A homeless man is living on the belvedere that projects from the arch of the first pylon as the bridge prepares to leap east. A shopping cart and plastic sheeting make a barrier in front. The sidewalk here is only five feet wide, and the footing is uneasy because the metal grates that provide access to conduits under the sidewalk are uneven. Pearly grit, enough to support a few shoots of grass, has gathered along the parapet edge as if a slow-moving river had passed over the bridge, dropping silt. The belvedere beneath the arch of the opposite pylon stinks of urine. The streetlight lanterns here are missing glass panels, so only the skeletal arch remains in the metal frame. Time and the vandalism of indifference both work on the Fourth Street Viaduct every day, which is part of the pathos of things in our lives. Yet insulators for the streetcar wires on the light standard next to the pylon and a catenary holdfast over the arch remain as the viaduct’s memories of itself, not yet erased. The banister under the traveler’s hand has the feel of stucco. The thread of water in the low-flow slot below glints and murmurs. The advent of something terrible or beautiful seems to be near. Some birds wheel overhead.


In 1998, the Fourth Street Bridge was retrofitted
to improve the lateral stability of its arches in an earthquake.[33] In 2014, the National Bridge Inventory of the Federal Highway Administration determined that the entire Fourth Street Viaduct met the “minimum tolerable limits to be left in place as is,” although the geometry of its roadway deck is “basically intolerable.” The report added that the viaduct is “functionally obsolete.”[34]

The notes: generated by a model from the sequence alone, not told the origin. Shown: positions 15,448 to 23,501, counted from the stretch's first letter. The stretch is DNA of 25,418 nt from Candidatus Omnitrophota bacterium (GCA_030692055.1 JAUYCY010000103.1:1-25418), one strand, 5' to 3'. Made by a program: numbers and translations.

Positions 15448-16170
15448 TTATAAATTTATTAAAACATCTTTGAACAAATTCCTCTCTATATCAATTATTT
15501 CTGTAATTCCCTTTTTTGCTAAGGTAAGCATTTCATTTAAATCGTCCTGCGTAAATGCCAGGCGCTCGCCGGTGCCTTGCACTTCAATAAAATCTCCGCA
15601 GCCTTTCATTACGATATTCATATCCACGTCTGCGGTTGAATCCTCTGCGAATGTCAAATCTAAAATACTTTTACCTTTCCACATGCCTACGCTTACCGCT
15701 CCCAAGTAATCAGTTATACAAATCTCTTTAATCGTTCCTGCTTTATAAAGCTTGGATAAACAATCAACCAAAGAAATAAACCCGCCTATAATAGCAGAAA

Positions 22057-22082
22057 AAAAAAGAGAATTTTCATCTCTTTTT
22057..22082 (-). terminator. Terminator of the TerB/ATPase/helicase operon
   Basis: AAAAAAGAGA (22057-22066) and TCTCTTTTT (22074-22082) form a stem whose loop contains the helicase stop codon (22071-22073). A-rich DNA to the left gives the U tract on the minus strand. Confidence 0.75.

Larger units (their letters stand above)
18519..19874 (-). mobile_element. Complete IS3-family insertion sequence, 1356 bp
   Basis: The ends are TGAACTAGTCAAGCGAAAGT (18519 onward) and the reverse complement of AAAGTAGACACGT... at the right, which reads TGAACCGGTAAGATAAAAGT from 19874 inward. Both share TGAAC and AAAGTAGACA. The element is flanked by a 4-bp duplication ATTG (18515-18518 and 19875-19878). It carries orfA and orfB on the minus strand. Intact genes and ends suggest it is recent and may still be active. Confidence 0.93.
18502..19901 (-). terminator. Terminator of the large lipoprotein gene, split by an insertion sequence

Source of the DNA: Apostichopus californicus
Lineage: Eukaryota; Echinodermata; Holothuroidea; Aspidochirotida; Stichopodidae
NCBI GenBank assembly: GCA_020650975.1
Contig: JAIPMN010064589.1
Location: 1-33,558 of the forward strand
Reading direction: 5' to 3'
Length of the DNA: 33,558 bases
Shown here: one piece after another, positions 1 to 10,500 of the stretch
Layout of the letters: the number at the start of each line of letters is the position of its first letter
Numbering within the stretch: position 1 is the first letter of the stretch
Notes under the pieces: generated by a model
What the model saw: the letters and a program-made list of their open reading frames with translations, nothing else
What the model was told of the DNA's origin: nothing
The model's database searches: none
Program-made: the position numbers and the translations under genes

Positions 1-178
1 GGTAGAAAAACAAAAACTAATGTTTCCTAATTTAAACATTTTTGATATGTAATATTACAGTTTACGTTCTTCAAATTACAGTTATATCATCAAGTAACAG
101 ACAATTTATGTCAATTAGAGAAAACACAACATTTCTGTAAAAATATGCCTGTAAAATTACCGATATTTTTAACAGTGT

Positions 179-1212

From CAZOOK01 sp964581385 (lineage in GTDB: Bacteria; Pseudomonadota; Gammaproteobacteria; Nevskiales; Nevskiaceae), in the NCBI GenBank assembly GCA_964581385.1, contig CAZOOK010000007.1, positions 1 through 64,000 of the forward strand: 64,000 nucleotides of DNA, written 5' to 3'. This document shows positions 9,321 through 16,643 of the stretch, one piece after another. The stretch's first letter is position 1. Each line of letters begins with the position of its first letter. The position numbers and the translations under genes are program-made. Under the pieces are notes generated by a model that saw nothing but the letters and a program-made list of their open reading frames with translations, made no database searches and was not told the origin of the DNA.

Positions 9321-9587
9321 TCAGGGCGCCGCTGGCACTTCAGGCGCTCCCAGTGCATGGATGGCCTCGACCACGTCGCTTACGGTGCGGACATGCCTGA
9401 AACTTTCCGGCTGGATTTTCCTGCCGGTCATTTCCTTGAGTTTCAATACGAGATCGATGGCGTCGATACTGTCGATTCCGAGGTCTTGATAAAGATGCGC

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Notes

  • The drawings and paintings accompanying this essay are by Roderick Smith and Richard Willson, and are part of the exhibition, “Positively 4th Street: An Encounter with Los Angeles Viaduct,” on display at the Don B. Huntley Gallery, Cal Poly Pomona, through April 12, 2018.

[1] This description is based on Brooklyn Land and Building Company, “View of Los Angeles from the East,” 1877.

[2] Connection to the transcontinental rail network (through San Francisco) began in September 1876.

[3] The high school was completed in 1873, the cathedral in 1876.

[4] City of Los Angeles Bureau of Street Lighting, “History,”, http://bsl.lacity.org/history.html, accessed December 8, 2017.

[5] Water and Power Associates, “Historical Notes,” http://waterandpower.org/museum/Early_City_Views%20(1900%20-%201925)_5_of_8.html, accessed December 8, 2017.

[6] “The Storm: The Situation of Yesterday Fully Set Forth,” Los Angeles Times, February 18, 1887, 1.

[7] Blake Gumprecht, The Los Angeles River: Its Life, Death, and Possible Rebirth (Baltimore: Johns Hopkins University Press, 2001). Gumprecht details episodes of flooding along the Los Angeles River through the 1990s.

[8] “Ten Years: The Story of a Decade,” Los Angeles Times, December 4, 1891, 1.